The Supreme Court of the United States temporarily blocked a sweeping Texas law on Tuesday that restricts the ability of FB, Twitter & YouTube to moderate content.

By a 5-4 vote, the justices granted an emergency request from the tech industry to block a lower court order that would have allowed the law to take hold, pending legal challenges.

In an unusual alignment the five justices in the majority were Chief Justice John Roberts, Stephen Breyer, Brett Kavanaugh, Amy Coney Barrett and Sonia Sotomayor.

The Supreme Court order is a loss for Texas. The state argued that its law, HB 20, which prohibits large social media firms from blocking, banning or demoting posts or accounts, does not violate the First Amendment.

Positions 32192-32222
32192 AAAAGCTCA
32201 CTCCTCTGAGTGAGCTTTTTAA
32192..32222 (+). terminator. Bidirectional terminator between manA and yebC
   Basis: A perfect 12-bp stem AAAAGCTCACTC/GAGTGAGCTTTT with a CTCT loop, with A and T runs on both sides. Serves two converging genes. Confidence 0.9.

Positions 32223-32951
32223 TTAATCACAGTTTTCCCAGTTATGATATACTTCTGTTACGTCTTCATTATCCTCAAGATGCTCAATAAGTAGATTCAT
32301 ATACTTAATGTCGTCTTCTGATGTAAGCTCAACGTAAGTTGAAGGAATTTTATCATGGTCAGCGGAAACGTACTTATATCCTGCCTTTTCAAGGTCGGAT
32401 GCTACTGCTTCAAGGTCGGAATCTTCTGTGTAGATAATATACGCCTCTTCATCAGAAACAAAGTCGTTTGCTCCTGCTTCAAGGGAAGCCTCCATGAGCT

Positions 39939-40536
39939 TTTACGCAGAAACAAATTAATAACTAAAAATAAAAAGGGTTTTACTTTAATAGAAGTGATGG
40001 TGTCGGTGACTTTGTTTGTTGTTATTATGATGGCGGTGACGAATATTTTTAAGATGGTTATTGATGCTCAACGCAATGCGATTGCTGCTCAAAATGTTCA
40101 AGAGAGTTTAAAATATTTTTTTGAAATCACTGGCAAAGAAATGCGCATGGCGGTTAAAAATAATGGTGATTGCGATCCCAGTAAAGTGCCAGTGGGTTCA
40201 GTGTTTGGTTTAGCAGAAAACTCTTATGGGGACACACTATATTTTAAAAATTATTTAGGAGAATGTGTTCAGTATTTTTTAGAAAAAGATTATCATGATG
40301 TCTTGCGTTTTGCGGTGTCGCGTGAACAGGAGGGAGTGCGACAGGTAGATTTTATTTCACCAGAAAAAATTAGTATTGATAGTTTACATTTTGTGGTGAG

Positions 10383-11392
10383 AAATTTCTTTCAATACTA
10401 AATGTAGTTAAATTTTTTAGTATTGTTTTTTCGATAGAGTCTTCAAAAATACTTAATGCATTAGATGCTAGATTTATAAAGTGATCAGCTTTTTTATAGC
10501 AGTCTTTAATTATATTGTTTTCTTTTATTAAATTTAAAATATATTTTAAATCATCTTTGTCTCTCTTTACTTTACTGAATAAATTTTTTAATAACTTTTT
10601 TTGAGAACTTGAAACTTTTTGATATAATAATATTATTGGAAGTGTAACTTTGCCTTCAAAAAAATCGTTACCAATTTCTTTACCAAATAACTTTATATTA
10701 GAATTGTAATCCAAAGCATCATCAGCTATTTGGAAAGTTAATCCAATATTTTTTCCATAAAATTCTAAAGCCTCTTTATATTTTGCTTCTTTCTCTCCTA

The majority did not explain its thinking and Kagan did not lay out her own reasoning for her vote to allow the law to remain in place.

Opponents of HB 20, including the tech industry, argued that the legislation infringes on the constitutional rights of tech platforms to make editorial decisions and to be free from government-compelled speech.

The wider case is viewed as a bellwether for the social media industry and could determine whether tech platforms have to scale back their content moderation in more than just Texas.

The legal battle attracted "friend of the court" briefs from interested parties including groups such as the Anti-Defamation League and the NAACP who had urged the Court to block the law,

Arguing it will "transform social media platforms into online repositories of vile, graphic, harmful, hateful, and fraudulent content, of no utility to the individuals who currently engage in those communities."

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